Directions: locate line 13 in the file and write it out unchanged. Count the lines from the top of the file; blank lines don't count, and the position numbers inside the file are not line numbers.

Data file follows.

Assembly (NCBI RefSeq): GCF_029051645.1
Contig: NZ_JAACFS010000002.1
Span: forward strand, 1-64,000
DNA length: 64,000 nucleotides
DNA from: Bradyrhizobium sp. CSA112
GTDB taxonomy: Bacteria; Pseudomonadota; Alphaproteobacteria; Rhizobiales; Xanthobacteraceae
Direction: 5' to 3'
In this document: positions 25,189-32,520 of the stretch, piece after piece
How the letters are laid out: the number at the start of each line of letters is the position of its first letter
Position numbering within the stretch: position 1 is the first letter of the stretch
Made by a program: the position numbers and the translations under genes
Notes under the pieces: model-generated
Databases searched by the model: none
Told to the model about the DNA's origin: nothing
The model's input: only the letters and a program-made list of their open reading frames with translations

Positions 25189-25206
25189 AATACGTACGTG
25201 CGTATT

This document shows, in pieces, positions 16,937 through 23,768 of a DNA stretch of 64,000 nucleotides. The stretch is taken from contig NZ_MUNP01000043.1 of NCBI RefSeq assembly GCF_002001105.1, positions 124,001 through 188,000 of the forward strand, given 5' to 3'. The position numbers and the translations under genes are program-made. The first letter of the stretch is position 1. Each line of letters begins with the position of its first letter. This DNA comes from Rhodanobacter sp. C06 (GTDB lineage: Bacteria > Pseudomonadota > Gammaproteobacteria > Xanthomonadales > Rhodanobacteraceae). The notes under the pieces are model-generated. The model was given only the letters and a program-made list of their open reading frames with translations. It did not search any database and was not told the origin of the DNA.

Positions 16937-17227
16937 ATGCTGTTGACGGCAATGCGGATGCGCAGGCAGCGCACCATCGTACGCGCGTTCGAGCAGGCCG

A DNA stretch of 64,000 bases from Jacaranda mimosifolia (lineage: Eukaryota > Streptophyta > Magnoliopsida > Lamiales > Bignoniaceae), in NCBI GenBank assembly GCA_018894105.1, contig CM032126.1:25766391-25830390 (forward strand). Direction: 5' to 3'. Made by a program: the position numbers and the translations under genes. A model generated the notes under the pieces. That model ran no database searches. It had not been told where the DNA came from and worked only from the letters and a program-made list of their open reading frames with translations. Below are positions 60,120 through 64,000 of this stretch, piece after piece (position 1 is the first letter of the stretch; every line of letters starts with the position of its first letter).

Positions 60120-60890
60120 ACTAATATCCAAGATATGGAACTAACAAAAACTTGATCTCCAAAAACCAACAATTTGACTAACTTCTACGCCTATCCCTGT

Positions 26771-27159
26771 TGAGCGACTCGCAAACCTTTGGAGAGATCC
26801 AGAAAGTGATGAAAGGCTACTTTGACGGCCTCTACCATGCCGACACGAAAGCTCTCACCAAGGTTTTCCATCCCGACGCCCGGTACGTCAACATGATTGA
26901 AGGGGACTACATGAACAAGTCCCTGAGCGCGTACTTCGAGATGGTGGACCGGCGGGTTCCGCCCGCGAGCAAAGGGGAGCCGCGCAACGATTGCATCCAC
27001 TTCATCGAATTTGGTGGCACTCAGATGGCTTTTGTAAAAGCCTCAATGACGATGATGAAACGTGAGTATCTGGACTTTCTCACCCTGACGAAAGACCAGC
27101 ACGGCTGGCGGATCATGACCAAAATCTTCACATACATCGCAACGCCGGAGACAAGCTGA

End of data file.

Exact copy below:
Databases searched by the model: none